But fifteen years later, the professional go players were increasingly unhappy about the amount of sponsorship from the Yomiuri. Requests for a rise of the sponsorship were systematically turned down. Fed up with such behaviour, the Nihon Kiin (the Japanese professional go guild) took away the title from the Yomiuri and gave it to its competitor Asahi Shinbun, that was well prepared to pay much more for the exclusivity.
So in 1976 (while Shuko was winning the 1st Tengen title) a new Meijin tournament started.

The Yomiuri management realised what a big mistake they had made, letting slip such sponsorship to their competitors. So they decided to get back into the game by funding yet another tournament, the biggest of them all, both in term of money and in terms of complexity of organisation.

In 1977, the Kisei title was born, and it had the highest purse of all time – as of today, around 42,000,000 Yen.
Kisei means “Saint of Go”, and to win the title you have to go through four or five sub-tournaments, that involve almost every professional and that take several months to complete. The final is a best-of-seven match: in every game the players are allotted eight hours of thinking time each, so each game lasts two days.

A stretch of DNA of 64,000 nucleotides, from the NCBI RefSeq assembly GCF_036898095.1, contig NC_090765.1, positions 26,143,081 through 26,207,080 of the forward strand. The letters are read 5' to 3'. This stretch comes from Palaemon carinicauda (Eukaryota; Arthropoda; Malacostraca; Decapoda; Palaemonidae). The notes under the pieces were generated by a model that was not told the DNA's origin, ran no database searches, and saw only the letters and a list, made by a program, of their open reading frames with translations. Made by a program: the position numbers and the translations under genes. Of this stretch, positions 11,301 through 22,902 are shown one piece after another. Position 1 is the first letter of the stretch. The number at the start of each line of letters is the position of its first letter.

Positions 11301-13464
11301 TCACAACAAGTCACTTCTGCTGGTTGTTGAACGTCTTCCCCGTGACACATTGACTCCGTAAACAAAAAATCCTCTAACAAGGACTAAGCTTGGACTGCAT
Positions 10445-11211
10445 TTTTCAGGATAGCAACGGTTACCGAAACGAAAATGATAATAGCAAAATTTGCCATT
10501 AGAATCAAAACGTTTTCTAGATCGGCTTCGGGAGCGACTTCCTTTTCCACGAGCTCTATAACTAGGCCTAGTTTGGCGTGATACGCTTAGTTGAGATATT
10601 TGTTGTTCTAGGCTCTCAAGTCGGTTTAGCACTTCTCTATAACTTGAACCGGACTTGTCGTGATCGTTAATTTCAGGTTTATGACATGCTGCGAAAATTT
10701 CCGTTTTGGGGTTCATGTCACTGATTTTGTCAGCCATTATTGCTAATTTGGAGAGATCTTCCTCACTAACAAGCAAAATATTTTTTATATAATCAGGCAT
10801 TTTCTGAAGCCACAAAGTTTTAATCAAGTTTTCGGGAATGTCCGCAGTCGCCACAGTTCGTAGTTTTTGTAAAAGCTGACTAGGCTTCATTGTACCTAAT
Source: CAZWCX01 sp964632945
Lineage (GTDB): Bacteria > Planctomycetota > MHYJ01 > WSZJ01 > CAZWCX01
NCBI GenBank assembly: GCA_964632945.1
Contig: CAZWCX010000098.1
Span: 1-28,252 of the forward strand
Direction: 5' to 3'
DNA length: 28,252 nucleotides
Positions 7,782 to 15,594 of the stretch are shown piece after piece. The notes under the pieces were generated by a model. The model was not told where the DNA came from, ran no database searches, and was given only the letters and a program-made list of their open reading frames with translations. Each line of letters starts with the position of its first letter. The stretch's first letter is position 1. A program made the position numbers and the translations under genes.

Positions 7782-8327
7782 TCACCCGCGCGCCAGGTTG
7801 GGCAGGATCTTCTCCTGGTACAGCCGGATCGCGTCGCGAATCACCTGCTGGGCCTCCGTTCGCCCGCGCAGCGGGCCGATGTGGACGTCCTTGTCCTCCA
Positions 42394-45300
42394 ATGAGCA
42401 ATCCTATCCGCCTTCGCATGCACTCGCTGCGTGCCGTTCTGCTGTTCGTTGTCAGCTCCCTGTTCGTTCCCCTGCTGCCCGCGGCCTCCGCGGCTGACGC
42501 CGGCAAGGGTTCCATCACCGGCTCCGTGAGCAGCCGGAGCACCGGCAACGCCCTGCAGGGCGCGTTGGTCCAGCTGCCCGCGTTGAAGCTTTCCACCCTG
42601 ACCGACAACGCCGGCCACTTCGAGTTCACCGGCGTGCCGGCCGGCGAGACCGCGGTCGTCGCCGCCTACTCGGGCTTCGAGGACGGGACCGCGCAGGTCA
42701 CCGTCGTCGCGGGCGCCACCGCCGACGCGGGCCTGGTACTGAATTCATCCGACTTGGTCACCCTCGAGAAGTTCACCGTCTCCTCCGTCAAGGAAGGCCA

Winning the Kisei really means being the strongest player of the year.

Everybody expected the young stars (Rin Kaiho, Takemiya Masaki, Kato Masao, Ishida Yoshio…) to win the first Kisei title, but, contrary to all expectations, at the end of the mammoth tournament the final was an affair between two veterans, Hashimoto Utaro (aged 70!) and… who else but Fujisawa Shuko?

Shuko won the 1st Kisei 4-1 and, to everybody’s astonishment (but not his, as he always boasted to be the strongest go player…), went on winning it other five years consecutively, beating the cream of the professional go: Kato 4-3, Ishida 4-1, Rin 4-1, Otake Hideo 4-0, Rin again 4-3.

The really incredible thing was that his results in other tournaments were still awful, as he kept on being drunk most of the time.
Shuko always said that he just needed to win four games a year to be on top of the go world, so a couple of months before the Kisei title he would go on the wagon, set himself straight, proceed to wipe off his opponents with is brilliant genius, and then get back to alcoholic celebrations for the rest of the year…

To be continued…